Figure 1
Finite-state artificial grammars used in this study are displayed in the diagram. Grammatical lexical strings are generated by traversing the legal paths connecting the notes and the arches as shown in the diagram. Non-grammatical strings are generated ...
Figure 2
Finite-state artificial grammars used in this study are displayed in the diagram. Grammatical color patterns are generated by traversing the legal paths connecting the notes and the arches as shown in the diagram. Non-grammatical color patterns are generated ...
Figure 3
Bars represent percentages of the correct classification of grammatical exemplars by patients with schizophrenia and comparison subjects given artificial grammar learning tasks presented in letter strings and color patterns respectively. Dark color bars ...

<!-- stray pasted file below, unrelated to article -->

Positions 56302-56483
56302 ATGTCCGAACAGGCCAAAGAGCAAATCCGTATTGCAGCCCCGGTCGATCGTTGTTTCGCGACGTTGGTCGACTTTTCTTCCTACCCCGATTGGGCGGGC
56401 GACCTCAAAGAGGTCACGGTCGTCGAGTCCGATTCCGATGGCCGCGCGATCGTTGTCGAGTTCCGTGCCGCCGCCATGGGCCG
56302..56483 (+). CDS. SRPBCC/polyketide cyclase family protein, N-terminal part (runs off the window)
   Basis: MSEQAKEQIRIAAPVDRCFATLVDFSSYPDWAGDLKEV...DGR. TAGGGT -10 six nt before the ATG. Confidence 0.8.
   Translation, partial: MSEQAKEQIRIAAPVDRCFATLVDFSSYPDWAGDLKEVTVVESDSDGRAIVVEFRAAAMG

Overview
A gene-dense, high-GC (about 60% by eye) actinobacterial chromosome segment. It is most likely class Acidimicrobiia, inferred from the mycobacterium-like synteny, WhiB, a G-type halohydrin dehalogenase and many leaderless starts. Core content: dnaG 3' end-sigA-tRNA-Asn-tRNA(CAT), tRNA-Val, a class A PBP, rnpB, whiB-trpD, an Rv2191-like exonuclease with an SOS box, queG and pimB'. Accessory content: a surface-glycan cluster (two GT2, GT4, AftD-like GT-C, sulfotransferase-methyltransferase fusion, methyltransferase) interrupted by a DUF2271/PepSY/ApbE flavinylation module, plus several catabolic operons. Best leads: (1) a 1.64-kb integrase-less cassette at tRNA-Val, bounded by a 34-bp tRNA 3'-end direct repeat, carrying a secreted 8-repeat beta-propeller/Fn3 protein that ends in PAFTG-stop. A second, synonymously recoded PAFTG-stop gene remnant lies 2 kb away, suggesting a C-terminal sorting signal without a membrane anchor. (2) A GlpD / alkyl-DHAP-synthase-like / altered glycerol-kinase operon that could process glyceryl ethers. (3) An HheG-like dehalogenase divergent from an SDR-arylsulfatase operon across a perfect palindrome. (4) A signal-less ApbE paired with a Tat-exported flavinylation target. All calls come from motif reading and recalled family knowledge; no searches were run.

In this study, we use patients' clinical symptoms to examine how the various subcomponents of artificial grammar learning are compromised by schizophrenia. Schizophrenia symptoms have long been broadly categorized into a dichotomy of positive and negative dimensions [15]. However, results of recent statistical analyses indicated that these two dimensions were inadequate to present the full spectrum of schizophrenic syndromes [16-18]. Our previous study, using factor analysis based on 14 items of a Taiwan Chinese version of the Positive and Negative Syndrome Scale (PANSS) [19], yielded four dimensions: negative, delusion/hallucination, disorganization, and excitement whose discrimination validity were further supported by their correlations with Continuous Performance Test indices [20]. By correlating the empirically derived schizophrenia symptom dimensions with patients' artificial grammar learning of color patterns and letter strings we hope to: 1) reconcile the different findings of the intactness of artificial grammar learning in schizophrenia, and 2) examine the relationship between the sub-components of artificial grammar learning and schizophrenia symptoms.